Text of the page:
Anti-law enforcement was the second-largest category, at 148 incidents, or 19% of complaints, the department found.
The majority of hate crimes fall into four categories: intimidation or stalking (196 incidents), non-aggravated assault (126), damage to property (87), and aggravated/felonious assault (80).
Incidents of anti-law enforcement bias were included in a list of more than 25 crimes, such as non-aggravated assault and obstructing police to damage to property to weapons offenses to embezzlement.
MSP Outreach and Community Engagement Coordinator Breanna Ballinger said in an email that criminal incidents include a mandatory entry for suspected bias motivation, and that entry is used to indicate if the incident was in part or wholly motivated by hate bias.
“These entries are utilized to create the state’s hate crime data, which is then forwarded to the FBI for inclusion in their annual publication,” she wrote.
Former Republican state representative Klint Kesto from Commerce Township argued having more data on crimes gives legislators an opportunity to address the root of a crime and create policies that would prevent future ones from occurring.
He was among a group of legislators, including then-state Rep. Andy Schor, a Democrat, who introduced bills in 2017 that would have made targeting a victim based on their vocation as a corrections officer, police officer, EMT or firefighter a hate crime. During that time, legislators in other states tried to pass what was colloquially called Blue Lives Matter bills to strengthen penalties against people who are found guilty of such crimes.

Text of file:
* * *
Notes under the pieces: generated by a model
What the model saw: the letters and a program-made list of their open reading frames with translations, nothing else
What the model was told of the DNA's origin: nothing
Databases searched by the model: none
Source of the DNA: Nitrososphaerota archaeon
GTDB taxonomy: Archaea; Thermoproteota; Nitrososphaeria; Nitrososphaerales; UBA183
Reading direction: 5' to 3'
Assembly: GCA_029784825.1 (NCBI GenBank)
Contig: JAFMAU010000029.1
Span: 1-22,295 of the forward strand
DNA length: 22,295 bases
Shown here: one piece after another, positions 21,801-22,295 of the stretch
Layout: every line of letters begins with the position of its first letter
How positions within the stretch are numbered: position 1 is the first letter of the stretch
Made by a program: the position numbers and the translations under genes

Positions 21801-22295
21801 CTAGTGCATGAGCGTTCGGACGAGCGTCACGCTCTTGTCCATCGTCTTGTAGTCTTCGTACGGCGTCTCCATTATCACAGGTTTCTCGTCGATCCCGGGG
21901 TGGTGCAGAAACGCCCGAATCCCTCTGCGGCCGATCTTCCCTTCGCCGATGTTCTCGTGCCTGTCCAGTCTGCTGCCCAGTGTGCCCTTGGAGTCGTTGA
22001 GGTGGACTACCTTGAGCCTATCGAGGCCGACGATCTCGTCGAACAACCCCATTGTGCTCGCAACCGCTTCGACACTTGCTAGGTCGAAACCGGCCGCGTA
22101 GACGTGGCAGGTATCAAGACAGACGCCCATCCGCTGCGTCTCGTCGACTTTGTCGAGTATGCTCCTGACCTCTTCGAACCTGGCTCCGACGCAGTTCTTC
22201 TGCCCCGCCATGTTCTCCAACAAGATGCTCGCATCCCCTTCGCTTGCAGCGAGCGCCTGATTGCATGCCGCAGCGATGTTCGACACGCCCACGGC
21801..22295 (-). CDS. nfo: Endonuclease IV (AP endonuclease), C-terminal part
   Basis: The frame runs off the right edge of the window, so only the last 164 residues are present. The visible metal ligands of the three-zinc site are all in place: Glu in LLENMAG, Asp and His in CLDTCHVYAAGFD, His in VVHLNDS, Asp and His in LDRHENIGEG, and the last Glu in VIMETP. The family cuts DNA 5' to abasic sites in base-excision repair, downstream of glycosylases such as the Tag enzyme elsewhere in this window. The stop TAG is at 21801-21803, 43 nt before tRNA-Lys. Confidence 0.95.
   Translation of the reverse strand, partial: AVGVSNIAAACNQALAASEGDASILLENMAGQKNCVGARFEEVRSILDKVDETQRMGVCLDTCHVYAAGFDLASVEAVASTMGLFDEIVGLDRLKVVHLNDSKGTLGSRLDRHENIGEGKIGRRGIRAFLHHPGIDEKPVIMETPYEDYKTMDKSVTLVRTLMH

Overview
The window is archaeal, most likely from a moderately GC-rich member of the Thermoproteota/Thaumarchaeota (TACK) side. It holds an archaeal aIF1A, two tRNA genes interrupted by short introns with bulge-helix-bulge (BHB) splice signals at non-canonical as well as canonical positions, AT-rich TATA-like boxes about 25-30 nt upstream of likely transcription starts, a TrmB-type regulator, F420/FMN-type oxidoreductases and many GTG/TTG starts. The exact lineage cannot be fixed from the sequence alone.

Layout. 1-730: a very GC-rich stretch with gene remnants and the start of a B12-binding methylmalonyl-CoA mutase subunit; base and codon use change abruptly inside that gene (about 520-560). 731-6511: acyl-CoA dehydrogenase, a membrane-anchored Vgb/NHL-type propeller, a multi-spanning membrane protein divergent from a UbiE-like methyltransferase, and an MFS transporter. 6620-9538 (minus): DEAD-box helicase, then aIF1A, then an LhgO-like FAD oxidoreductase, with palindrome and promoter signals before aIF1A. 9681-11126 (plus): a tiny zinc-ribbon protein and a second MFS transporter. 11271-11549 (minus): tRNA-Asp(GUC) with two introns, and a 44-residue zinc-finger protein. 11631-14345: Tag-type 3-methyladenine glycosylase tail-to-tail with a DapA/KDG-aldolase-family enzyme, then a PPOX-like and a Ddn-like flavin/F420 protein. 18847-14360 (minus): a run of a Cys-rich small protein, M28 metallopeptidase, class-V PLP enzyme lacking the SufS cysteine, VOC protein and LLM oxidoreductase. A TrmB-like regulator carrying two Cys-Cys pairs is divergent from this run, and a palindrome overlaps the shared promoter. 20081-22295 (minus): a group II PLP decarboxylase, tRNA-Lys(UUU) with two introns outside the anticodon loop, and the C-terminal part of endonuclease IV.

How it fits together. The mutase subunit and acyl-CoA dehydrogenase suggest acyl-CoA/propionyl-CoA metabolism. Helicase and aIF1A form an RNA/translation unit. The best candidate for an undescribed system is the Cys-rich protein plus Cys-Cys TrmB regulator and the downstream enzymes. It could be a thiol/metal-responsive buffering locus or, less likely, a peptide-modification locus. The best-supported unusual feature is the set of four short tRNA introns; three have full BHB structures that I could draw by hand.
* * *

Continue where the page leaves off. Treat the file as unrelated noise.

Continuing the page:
Kesto intended to develop more training for police when doing their day-to-day duties.
“As policymakers, we’re looking to support our officers and have their back,” he said. “To not stand for people to committing the crimes and victimizing them on a false sense of emergency just to attack them, they don’t deserve that.”
His bill wasn’t to make every act against police to be a hate crime, he said. But he was focusing on targeted attacks such as a Dearborn man who attempted to fire a handgun at an officer and was killed by police in December, or when a man shot two State Police troopers earlier this month.
Skeptics are nonetheless concerned about the statistics being used to harm minorities and create a victimization mindset among police.
The Blue Lives Matter laws and the movement started as a direct response to Black Lives Matter, said Chris Williams, a University of Chicago sociology doctoral student whose research examines how laws exacerbate racism, classism, sexism, ableism and sexual orientation discrimination.
“It dilutes the power of a hate crime,” he said. “If anyone can be a part of a hate crime statute, then it doesn’t mean anything. The reason hate crimes were even a thing was tied to the fact that there’s a group of people under targeted attack.”